There is a fulness to Pentecost – and to Confirmation too. But here we come to the rub. What for? To overflow. The Holy Spirit is fullness overflowing. When he came on the Apostles at Pentecost, they “began to speak”, and to speak in a way that people of different languages could understand. The crowd gathered in Jerusalem was the universal Church in embryo and through it the Gospel began to flow into humanity. When summer fills nature, it overflows into flowers, seeds and fruit. It blooms. The birds and animals reproduce. Fertility is everywhere. The Holy Spirit moulds the formless into unity and fills the void to overflowing. When the Holy Spirit came on the warriors and kings and prophets of the Old Testament, their lives came together and they began to do and say great things for God. When the Holy Spirit came on young David, he could use his gift for music to console afflicted Saul and his skill with a catapult to fell Goliath and free his people. When the Holy Spirit overshadowed Mary, she was empowered to bring Jesus into the world. When the Holy Spirit came down like a dove on Jesus in the River Jordan, he “began in Galilee”, became “mighty in deed and word before God and all the people” (Lk 24:19). Remember the saints whose names you are taking: the Holy Spirit came on them and turned their lives into something beautiful for God. The Holy Spirit is a Gift of God and makes us more than getters and grabbers; he makes us gifts ourselves. He helps us contribute to the life of society and of the Church. He makes us fruitful in doing good and willing to serve. Confessors are born. The Holy Spirit wants us to be living confirmations of his generosity, channels of his excess, “radiators” of his warmth.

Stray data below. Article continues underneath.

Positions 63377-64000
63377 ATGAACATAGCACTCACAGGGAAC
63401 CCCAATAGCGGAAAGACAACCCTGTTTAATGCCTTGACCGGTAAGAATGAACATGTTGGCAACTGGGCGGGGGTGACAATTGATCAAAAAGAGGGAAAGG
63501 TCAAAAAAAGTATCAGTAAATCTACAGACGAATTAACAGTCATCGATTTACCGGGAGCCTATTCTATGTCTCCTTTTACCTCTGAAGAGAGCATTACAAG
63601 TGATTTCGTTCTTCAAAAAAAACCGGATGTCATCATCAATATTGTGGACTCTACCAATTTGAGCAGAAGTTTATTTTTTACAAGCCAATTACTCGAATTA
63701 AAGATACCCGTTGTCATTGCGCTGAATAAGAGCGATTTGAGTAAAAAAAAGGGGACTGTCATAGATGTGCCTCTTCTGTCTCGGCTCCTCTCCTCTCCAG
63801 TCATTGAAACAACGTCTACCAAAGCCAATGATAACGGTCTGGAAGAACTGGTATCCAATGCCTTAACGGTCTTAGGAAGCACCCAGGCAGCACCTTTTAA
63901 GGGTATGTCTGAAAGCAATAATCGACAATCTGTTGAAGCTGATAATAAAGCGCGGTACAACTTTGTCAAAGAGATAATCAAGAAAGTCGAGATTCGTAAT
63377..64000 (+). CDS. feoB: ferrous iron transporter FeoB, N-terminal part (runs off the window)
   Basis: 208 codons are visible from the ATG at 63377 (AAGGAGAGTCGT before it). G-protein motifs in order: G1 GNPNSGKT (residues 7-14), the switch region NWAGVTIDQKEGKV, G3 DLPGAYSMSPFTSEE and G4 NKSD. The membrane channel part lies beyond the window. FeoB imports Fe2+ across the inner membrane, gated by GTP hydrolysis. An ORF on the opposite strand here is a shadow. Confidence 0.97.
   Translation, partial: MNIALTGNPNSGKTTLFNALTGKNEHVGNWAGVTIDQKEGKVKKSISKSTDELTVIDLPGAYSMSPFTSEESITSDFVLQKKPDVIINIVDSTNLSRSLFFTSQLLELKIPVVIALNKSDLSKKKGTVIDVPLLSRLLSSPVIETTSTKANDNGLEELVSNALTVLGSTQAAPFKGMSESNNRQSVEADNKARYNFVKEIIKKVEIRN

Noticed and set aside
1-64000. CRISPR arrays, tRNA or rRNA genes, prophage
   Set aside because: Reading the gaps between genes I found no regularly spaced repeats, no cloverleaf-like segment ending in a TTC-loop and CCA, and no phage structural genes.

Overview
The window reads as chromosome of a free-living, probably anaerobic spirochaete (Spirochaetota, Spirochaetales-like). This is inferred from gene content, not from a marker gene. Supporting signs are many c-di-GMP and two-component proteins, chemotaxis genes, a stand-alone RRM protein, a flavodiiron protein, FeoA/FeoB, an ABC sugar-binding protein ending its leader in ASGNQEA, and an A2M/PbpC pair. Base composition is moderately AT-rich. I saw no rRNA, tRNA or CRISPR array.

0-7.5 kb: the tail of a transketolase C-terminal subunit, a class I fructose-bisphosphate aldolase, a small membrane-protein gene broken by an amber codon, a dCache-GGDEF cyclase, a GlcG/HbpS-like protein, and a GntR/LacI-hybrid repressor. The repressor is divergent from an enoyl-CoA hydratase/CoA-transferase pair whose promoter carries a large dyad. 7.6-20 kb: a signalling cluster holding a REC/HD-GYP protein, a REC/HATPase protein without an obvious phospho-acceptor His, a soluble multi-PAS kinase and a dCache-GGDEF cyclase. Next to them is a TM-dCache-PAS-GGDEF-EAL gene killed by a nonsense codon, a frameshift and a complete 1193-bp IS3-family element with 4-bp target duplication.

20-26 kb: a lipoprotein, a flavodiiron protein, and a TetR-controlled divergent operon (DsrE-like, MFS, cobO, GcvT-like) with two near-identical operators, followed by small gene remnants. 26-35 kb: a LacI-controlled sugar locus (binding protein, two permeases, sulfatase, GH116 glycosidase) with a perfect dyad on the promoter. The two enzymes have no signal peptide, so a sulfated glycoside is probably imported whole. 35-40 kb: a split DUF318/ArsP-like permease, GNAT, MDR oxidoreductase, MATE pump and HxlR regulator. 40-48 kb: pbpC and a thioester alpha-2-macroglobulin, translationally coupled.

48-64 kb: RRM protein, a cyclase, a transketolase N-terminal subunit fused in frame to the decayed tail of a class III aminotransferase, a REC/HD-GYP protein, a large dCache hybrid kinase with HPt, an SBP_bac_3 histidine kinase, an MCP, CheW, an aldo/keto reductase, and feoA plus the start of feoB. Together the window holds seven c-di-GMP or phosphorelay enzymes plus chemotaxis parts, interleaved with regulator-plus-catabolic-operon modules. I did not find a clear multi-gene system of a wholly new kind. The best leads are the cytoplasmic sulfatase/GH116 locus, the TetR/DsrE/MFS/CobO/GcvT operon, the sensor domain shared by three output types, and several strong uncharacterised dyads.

Tohu wa-bohu: that’s us – chaos and mess, formless and empty, and sometimes darkness over the face of the deep. But the Spirit comes. “There lives the dearest freshness deep down things”, and “the Holy Ghost over the bent / world broods with warm breast, with ah! bright wings.” May he fill us! May he “summer” us! Amen.
St Mary’s Cathedral Aberdeen, 5 June 2022